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New book on Prince Charles sheds light on his personality and relationship with Diana

Royal biographer Sally Bedell Smith is set to reveal new facets of the heir to the throne in Prince Charles: The Passions and Paradoxes of an Improbable Life, publishing this Thursday, 6 April.

After four years interviewing 300 of the prince’s family members, friends, acquaintances and officials Bedell Smith’s tome focuses on the man behind the public persona, with special attention on his marriage to Diana and his personality.

Sunday Times royal correspondent Royah Nikkhah got a sneak peek at the book and in an interview with ABC News said that ‘this book really explores the fact that they were deeply unhappy, or at least Diana was, from literally Day One of their marriage’.

Nikkhah said that the Bedell Smith’s book suggests that Charles got cold feet before proposing to the then 19-year-old Diana Spencer and it was Prince Philip who urged him to make up his mind.

‘Prince Philip wanted to be fair to Diana because he didn’t want her reputation as this young 19-year-old in British society ruined. He spelled this out to Charles in a letter, saying, “Look, you know, the time has come. You need to either marry her or cut her loose”.’

Nikkhah added: ‘Going into something like this, I think, he felt that was it for life, and as he wasn’t sure of the relationship, and I think he felt incredibly trapped, probably, on the eve of his wedding.’

The book also explores Charles’s relationship with Camilla, who he married in 2005. According to Nikkhah, ‘the key thing with this book, it just heightens the fact that for Charles, there was never anybody else. There was never anyone else who was going to fit all his needs…it was always Camilla.’

The book also paints an interesting, sometimes contradictory view of Charles in relation to family and business. Though Bedell Smith asserts that Prince Charles has always been a loving and devoted father to William and Harry, arranging his royal engagements so he could return home for bath and bedtime, she also suggests that Charles has been an absentee grandfather, missing birthdays and important moments in Prince George’s life.

Bedell Smith’s extensive interviews with people close to Charles have provided extensive insight into the mind of the man who will be king. In an exclusive preview of Prince Charles: The Passions and Paradoxes of an Improbable Life, Bedell Smith has written a series of columns for Britain’s Daily Mail newspaper.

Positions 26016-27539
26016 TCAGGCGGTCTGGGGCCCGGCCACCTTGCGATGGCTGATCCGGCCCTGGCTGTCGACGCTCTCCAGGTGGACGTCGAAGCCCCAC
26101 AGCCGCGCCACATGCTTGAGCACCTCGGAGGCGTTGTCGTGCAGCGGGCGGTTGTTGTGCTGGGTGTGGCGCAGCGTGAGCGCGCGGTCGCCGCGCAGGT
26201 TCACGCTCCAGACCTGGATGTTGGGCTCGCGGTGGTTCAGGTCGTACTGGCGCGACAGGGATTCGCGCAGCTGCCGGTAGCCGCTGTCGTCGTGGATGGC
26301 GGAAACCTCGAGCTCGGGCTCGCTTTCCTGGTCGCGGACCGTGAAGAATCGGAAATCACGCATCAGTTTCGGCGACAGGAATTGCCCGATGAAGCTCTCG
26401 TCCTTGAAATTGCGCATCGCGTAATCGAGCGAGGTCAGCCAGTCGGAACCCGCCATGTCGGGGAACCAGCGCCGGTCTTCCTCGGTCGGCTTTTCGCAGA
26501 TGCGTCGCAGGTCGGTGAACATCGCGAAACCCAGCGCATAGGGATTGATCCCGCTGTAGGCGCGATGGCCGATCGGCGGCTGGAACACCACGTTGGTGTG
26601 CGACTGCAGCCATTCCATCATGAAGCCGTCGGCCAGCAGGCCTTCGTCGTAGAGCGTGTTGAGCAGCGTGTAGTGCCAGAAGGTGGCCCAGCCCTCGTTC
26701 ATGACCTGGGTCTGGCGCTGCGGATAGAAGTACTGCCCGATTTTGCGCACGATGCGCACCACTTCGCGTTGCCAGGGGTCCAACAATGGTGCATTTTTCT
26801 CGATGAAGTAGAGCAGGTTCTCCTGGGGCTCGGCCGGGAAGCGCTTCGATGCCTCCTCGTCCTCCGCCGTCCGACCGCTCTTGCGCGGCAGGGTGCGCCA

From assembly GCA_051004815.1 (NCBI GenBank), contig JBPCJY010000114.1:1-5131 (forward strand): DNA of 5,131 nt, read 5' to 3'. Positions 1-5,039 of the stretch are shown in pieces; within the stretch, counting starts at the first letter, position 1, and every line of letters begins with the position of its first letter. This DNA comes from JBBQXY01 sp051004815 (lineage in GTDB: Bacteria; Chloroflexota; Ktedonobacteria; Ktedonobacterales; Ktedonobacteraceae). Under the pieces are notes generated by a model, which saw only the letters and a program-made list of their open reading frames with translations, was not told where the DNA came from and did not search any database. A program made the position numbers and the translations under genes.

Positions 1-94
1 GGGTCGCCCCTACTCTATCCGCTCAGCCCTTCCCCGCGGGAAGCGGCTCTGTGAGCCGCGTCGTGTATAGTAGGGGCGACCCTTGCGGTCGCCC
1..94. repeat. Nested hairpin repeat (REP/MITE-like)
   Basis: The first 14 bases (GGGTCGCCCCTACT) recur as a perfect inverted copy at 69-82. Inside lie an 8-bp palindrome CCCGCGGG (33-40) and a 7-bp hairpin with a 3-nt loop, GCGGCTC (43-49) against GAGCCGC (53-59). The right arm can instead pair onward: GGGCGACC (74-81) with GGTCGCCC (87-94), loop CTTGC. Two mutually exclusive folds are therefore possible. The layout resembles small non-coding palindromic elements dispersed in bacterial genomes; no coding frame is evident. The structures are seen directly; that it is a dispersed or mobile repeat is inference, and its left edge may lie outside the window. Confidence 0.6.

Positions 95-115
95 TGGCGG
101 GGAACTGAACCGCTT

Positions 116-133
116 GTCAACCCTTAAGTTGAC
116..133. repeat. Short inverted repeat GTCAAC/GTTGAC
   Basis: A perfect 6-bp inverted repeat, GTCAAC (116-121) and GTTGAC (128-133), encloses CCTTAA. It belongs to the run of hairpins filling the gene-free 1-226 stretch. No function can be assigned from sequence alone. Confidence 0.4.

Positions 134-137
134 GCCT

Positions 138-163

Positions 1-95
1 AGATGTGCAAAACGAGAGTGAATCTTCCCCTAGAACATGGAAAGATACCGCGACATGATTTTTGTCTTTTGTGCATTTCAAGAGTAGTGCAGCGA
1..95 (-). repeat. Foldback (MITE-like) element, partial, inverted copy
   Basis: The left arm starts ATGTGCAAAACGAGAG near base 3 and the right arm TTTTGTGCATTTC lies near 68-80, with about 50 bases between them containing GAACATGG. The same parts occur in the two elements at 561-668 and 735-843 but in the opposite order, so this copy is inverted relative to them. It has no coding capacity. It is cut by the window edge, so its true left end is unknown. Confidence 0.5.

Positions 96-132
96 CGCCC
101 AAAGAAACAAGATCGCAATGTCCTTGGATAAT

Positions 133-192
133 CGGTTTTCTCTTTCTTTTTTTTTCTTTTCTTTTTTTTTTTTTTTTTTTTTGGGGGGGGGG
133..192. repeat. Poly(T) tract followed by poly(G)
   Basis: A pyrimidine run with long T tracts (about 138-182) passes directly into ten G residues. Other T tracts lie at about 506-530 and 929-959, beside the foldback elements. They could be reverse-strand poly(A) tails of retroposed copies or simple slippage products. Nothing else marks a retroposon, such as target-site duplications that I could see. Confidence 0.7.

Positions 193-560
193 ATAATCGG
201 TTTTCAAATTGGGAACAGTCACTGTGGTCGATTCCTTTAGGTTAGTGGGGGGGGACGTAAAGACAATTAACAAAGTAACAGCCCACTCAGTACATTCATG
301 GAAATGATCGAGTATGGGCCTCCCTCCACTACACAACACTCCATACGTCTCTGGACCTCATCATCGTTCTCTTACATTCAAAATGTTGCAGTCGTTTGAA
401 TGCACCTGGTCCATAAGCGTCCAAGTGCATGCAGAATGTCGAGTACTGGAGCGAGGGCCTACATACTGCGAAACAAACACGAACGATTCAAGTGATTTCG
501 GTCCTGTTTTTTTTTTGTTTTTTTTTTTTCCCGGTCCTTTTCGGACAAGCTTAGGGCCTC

One of the columns has focused on the strong headed nature of Charles’s approach to things, saying that he does not like to be challenged and has gathered around him a group of people who agree with his thoughts and ideas.

A large number of sources are quoted in the piece, including Miranda Somerset, wife of the 11th Duke of Beaufort, who said: ‘He is so hostile to unwelcome advice…A friend who contradicted him was likely to be dropped and never spoken to again.’

Similarly, art historian John Richardson recalls a conversation in the late eighties in which he tried to persuade Prince Charles in an argument about classical versus contemporary buildings – ‘He didn’t want to discuss it. He doesn’t want to be questioned or be bothered. You can’t budge him.’

The stubbornness and resistance to engage in debate is markedly different from the prince’s parents as his father welcomes robust, intelligent argument and his mother is known for listening patiently to contrary opinions.

Bedell Smith argues that all of this is the result of the insecure and unhappy childhood Charles had. In order to regain control of his world he has sought to make his mark in his adult life, diving into controversial issues like climate change. The problem is that it is sometimes without proper preparation meaning his ironclad positions are often based solely on his intuition.

In a letter dated March 1987, Charles admitted that ‘unless I rush about doing things and trying to help furiously, I will not (and the monarchy will not) be seen to be relevant and I will be considered a mere playboy!’

Bedell Smith spoke with a man who has long been close to the Prince who said ‘He hasn’t changed really much at all…‘here is exactly the same uncertainty and lack of confidence. But he affects confidence a lot. He can be pig-headed. He knows he needs to be more confident, and will stick to something, come hell or high water.’

What one takes away from these interviews is that there is no denying that Charles is his own man and will be a very different ruler than his mother. The exact type of ruler he will be, however, will only be revealed in time.

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